Blooms are 3D printed sculptures designed to animate when spun under a strobe light. Unlike a 3D zoetrope, which animates a sequence of small changes to objects, a bloom animates as a single self-contained sculpture. The bloom’s animation effect is achieved by progressive rotations of the golden ratio, phi (ϕ), the same ratio that nature employs to generate the spiral patterns we see in pinecones and sunflowers. The rotational speed and strobe rate of the bloom are synchronized so that one flash occurs every time the bloom turns 137.5º (the angular version of phi). Each bloom’s particular form and behavior is determined by a unique parametric seed I call a phi-nome (/fī nōm/).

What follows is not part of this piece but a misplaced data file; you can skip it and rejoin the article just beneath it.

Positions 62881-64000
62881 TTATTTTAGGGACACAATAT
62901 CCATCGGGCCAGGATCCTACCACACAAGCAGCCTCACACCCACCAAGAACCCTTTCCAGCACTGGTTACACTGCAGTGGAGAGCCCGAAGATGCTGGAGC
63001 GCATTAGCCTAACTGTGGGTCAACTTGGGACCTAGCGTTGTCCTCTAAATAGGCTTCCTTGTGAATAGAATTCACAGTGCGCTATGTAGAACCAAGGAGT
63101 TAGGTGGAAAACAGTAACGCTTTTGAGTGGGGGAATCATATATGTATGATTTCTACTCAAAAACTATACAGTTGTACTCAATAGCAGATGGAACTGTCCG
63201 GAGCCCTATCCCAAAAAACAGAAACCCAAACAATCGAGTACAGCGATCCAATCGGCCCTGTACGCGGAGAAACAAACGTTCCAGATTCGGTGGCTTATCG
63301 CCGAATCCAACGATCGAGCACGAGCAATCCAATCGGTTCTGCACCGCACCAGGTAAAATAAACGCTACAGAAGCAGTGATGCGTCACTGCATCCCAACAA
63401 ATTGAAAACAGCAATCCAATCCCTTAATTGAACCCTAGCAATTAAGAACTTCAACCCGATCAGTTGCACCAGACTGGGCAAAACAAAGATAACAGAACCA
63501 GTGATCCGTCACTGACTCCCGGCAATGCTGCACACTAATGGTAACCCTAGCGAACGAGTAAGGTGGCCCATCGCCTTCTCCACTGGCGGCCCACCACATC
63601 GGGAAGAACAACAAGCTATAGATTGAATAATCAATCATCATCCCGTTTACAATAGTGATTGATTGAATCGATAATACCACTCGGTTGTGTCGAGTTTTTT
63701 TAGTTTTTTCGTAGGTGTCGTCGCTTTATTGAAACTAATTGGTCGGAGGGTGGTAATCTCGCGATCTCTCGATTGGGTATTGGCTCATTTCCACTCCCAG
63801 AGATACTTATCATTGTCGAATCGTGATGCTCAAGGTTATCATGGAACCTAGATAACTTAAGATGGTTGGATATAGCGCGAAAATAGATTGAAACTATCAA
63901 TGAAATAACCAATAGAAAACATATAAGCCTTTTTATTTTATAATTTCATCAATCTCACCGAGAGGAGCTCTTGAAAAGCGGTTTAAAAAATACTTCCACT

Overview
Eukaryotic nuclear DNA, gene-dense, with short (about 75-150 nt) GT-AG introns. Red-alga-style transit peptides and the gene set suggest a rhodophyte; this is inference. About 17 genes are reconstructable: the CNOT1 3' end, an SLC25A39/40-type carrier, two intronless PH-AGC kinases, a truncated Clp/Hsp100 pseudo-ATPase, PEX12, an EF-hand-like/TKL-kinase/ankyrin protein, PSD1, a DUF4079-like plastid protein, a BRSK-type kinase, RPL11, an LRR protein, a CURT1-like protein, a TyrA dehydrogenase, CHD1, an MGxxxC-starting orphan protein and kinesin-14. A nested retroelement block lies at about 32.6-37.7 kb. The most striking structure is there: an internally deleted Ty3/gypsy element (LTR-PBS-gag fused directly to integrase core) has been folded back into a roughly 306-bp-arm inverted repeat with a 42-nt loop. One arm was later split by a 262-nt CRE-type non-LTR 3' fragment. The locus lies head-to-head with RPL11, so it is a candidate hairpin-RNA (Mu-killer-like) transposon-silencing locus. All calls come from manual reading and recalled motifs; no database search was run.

For this video, rather than using a strobe, the camera was set to a very short shutter speed in order to freeze individual frames of the spinning sculpture.
Through the use of internal stops, each arm is constrained to rotate a maximum of 68.75° (1/2 the Golden Angle) relative to its neighboring layer.
Materials: laser-cut plywood, brass, beechwood.
A self-similar tiling, in which every piece is a unique size, but all pieces are the same shape. Each piece is added/removed at an angle of ~137.5 degrees from the previous. This angle—known as the Golden Angle—is manifest in natural objects such as pine cones and sunflowers.
Material: laser-cut MDF
Through the use of internal stops, each layer in this tower is constrained to rotate a maximum of 137.5° (the Golden Angle) relative to its neighboring layer.
Material: laser-cut plywood
This is a talk given by Paul Dancstep of the Exploratorium.